Asia: Factions at Phocaea
Factions became rife at Phocaea,1
partly because they
A party at Phocaea wish to join Antiochus, B. C. 190.
suffered from the Romans left with the ships
being quartered on them, and partly because
they were annoyed at the tribute imposed on
them. . . .
Then the Phocaean magistrates, alarmed at the state of
popular excitement caused by the dearth of corn, and the
agitation kept up by the partisans of Antiochus, sent envoys
who was on their frontiers, ordering him not to
approach the town, as they were resolved to remain neutral
and await the final decision of the quarrel, and then obey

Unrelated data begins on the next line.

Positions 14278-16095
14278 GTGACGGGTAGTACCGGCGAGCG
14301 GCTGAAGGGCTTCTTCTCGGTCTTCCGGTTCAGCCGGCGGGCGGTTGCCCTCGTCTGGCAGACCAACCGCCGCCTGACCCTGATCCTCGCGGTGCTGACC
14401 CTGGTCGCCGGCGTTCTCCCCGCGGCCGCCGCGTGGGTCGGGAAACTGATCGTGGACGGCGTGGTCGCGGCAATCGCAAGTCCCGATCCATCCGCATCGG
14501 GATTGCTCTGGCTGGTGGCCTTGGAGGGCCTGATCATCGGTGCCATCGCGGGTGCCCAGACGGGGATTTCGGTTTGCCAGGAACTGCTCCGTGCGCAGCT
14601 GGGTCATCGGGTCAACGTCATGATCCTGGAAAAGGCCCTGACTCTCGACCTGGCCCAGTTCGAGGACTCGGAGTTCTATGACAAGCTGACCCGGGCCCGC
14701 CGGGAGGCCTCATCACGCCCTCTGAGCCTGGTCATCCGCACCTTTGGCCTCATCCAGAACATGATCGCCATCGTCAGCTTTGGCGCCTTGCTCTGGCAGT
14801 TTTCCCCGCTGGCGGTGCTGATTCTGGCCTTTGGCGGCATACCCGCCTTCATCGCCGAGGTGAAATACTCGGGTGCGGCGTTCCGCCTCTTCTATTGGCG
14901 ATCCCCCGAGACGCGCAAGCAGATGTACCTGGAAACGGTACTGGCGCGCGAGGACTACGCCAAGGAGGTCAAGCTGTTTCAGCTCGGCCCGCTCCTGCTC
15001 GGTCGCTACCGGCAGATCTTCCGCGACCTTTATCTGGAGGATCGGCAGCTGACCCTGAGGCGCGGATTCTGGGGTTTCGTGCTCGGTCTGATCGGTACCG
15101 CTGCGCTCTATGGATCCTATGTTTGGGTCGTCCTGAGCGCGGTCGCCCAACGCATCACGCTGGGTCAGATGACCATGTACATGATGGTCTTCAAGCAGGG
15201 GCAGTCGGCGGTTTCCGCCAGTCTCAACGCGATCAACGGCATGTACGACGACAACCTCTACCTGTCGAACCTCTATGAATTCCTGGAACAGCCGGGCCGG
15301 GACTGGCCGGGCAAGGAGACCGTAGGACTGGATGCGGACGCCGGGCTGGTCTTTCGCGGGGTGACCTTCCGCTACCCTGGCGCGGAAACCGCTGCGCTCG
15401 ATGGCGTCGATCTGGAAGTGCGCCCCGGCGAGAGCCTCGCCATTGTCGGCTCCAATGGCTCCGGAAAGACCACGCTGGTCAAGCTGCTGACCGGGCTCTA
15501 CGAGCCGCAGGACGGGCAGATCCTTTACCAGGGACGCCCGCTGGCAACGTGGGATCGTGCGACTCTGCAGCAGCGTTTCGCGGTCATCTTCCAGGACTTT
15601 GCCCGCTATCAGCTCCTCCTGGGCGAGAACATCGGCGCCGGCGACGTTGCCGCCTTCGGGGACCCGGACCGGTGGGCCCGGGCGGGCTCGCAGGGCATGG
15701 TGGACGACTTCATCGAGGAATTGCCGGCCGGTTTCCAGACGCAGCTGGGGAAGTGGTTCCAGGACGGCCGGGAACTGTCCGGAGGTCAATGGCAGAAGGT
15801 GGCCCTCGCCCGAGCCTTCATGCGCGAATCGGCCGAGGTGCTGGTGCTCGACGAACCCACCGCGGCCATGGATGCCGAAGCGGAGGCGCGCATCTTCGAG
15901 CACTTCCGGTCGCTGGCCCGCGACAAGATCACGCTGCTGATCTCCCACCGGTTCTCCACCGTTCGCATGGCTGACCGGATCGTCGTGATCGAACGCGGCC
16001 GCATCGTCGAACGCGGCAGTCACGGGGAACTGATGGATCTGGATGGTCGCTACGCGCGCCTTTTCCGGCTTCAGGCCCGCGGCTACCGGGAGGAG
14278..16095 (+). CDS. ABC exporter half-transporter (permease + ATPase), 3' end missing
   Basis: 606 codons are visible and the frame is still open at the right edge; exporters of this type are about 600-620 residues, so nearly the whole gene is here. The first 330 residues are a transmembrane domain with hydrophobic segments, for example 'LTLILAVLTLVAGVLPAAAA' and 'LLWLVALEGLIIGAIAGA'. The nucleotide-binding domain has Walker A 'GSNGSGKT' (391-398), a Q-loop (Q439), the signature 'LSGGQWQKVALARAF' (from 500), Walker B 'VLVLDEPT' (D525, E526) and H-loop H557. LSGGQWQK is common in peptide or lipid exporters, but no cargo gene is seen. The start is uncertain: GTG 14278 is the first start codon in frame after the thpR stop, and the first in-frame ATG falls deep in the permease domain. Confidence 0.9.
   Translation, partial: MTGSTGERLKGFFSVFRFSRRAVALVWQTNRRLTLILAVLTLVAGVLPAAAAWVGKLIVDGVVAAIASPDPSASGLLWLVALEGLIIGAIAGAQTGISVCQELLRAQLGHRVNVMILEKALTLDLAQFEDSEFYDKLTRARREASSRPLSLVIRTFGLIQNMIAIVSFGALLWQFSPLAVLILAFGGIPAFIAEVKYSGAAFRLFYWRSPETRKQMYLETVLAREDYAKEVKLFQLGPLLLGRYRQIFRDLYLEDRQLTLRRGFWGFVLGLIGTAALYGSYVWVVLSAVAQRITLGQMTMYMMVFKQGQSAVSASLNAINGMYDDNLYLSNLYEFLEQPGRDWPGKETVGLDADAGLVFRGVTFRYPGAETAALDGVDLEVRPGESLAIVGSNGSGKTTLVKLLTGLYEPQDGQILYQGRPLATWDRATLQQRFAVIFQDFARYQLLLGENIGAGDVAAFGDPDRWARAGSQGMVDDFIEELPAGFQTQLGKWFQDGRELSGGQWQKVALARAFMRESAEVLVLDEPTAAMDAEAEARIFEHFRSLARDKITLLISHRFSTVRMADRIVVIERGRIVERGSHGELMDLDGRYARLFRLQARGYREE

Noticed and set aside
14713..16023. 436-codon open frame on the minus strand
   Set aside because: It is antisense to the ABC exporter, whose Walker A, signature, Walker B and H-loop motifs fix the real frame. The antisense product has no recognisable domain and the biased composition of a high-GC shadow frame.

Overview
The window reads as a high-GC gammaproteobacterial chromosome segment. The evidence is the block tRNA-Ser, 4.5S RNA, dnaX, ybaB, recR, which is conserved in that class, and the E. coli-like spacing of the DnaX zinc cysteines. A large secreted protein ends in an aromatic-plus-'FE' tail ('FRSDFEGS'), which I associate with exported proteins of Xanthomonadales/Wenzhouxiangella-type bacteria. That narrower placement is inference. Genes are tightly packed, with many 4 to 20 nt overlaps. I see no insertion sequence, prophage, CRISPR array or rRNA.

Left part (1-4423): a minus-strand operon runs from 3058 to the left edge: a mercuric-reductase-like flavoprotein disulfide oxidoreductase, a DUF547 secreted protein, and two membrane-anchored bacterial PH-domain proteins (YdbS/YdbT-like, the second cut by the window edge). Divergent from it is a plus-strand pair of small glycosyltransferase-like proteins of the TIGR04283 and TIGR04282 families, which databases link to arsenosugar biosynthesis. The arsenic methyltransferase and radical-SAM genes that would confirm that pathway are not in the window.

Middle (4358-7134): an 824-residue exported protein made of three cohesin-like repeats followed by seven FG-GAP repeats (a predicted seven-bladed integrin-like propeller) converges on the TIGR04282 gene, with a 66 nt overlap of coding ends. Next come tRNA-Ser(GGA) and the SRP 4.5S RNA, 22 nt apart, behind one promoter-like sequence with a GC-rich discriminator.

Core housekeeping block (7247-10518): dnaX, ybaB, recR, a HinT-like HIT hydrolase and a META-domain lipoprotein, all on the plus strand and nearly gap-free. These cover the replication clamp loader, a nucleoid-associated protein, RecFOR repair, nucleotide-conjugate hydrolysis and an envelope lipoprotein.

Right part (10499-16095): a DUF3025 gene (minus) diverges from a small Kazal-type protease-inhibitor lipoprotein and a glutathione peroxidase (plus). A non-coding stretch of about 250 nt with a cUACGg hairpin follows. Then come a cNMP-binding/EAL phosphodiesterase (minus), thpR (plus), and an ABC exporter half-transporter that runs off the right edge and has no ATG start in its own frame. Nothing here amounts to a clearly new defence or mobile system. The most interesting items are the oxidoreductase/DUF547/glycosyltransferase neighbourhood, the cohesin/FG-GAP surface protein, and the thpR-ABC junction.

orders. Of these ambassadors the partisans of Seleucus and
his faction were Aristarchus, Cassander, and Rhodon; those,
on the contrary, who inclined to Rome were Hegias and Gelias.
On their arrival Seleucus at once showed every attention to
Aristarchus and his partisans, but treated Hegias and Gelias
with complete neglect. But when he was informed of the
state of popular feeling, and the shortness of provisions in
Phocaea, he threw aside all negotiation or discussion with the
envoys, and marched towards the town. . . .
Two Galli, with sacred images and figures
The Roman fleet at Sestos.
Intercession of the Galli or priests of Cybele. Livy, 37, 9.
on their breasts, advanced from the town, and besought them not to adopt any extreme measures
against the city.3
. . .